Sci. Signal., 25 March 2008
Aging The SKNy on Old Worms
John F. Foley
Science Signaling, AAAS, Washington, DC 20005, USA
A number of studies have established a correlation between increased resistance to cell stress and extended life span. The interplay between cell metabolism and signaling pathways involved in stress responses is an important area of research into the causes of aging. For example, a reduction in insulin-like signaling mediated by DAF-16, a homolog of the transcription factor FOXO, is associated with increased life span in Caenorhabditis elegans. DAF-16-responsive genes include those involved in the response to oxidative stress. Tullet et al. examined the role of insulin-like signaling in the regulation of another transcription factor, SKN-1, which activates genes involved in the detoxification response. A transgenic fusion protein of green fluorescent protein (GFP) and SKN-1 was detectable in the intestinal nuclei of C. elegans with mutant daf-2, the worm homolog of the insulin receptor, which was not the case in wild-type transgenic animals. Animals with mutant daf-2 also had longer life spans than did control animals. RNAi-mediated knockdown of AKT and SGK kinases, which are activated following DAF-2 stimulation, resulted in increased nuclear localization of SKN-1:GFP compared with that in control animals. Western blotting analysis showed the direct phosphorylation of SKN-1 by these kinases, and quantitative polymerase chain reaction assays demonstrated DAF-2-dependent inhibition of the expression of SKN-1 target genes. Whereas mutation of skn-1 decreased the extended life spans observed in daf-2 mutant worms, worms in which skn-1 was overexpressed had increased life spans compared with wild-type worms, which was independent of DAF-16. Together, these data suggest that SKN-1 makes a critical, DAF-16-independent contribution to stress responses and longevity that are associated with decreased insulin-like signaling. As Jasper discusses in commentary, establishing whether insulin signaling interacts similarly with the SKN-1 homolog Nrf2 in humans is an important next step in understanding the mechanisms of aging.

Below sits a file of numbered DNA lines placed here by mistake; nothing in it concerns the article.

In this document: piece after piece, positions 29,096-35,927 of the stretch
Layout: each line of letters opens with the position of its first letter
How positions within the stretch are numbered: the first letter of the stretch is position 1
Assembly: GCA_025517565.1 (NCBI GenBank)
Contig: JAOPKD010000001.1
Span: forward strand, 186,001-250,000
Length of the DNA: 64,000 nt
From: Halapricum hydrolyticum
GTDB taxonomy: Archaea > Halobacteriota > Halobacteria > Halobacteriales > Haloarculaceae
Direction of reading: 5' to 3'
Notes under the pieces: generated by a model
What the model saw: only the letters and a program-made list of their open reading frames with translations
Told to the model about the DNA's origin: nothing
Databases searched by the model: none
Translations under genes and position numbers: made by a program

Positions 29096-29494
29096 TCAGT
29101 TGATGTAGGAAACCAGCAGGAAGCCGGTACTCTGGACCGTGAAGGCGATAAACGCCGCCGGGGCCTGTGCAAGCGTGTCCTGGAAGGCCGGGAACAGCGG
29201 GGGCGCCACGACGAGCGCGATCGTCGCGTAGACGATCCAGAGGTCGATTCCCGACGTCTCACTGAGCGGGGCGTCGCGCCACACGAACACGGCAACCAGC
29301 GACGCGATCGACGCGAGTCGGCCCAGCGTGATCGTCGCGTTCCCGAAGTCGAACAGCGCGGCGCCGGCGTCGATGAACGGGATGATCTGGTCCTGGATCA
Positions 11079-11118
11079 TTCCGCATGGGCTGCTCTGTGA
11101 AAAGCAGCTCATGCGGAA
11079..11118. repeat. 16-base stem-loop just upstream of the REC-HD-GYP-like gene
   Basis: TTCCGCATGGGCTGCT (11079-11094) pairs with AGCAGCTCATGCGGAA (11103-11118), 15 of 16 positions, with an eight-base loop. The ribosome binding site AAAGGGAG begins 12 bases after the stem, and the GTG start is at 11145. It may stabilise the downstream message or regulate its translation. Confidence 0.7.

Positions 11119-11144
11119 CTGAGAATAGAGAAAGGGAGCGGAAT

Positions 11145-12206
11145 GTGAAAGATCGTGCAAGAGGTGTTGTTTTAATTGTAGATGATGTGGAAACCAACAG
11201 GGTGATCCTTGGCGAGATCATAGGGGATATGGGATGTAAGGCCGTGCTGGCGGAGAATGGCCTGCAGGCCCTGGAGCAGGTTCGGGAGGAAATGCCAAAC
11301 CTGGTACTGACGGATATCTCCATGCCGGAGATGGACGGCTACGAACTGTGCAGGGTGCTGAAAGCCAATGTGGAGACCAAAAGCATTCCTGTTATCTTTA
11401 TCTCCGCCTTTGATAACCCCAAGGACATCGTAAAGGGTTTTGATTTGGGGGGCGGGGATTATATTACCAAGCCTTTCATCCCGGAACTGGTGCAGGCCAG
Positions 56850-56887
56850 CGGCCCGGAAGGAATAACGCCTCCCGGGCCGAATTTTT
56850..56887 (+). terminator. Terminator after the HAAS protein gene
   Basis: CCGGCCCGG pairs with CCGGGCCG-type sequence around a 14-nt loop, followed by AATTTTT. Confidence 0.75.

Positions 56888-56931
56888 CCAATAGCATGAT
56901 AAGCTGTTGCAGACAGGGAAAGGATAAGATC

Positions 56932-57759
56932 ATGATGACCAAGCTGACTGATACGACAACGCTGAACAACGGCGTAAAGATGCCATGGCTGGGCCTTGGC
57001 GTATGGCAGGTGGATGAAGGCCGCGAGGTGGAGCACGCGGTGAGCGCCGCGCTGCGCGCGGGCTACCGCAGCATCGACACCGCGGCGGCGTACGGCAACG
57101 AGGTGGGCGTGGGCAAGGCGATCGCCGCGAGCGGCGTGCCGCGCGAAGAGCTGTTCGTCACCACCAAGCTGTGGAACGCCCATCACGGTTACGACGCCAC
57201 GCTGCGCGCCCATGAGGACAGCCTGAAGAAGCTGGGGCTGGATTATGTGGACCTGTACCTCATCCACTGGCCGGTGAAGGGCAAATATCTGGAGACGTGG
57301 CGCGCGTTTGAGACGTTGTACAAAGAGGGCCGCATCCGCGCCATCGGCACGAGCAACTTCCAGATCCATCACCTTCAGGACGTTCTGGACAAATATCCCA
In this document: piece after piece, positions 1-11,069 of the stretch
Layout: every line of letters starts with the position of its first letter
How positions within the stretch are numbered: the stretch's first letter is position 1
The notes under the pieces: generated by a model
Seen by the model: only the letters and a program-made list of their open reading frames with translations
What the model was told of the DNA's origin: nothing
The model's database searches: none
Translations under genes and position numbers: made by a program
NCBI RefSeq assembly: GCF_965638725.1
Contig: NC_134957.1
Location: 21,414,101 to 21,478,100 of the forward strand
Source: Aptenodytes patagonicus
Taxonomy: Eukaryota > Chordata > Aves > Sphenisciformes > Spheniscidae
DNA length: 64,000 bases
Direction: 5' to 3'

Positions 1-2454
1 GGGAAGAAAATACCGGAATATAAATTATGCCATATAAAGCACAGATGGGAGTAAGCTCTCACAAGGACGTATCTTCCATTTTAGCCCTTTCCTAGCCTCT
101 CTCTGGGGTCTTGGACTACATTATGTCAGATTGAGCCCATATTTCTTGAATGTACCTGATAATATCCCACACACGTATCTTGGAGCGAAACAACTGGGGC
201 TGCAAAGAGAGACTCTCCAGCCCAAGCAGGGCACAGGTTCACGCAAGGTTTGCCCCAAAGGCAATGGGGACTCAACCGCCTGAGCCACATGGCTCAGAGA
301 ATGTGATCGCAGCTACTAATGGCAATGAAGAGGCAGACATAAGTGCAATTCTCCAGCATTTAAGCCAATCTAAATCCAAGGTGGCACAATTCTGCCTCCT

J. M. A. Tullet, M. Hertweck, J. H. An, J. Baker, J. Y. Hwang, S. Liu, R. P. Oliveira, R. Baumeister, T. K. Blackwell, Direct inhibition of the longevity-promoting factor SKN-1 by insulin-like signaling in C. elegans. Cell 132, 1025-1038 (2008). [PubMed]
H. Jasper, SKNy worms and long life. Cell 132, 915-916 (2008). [PubMed]
Citation: J. F. Foley, The SKNy on Old Worms. Sci. Signal. 1, ec109 (2008).
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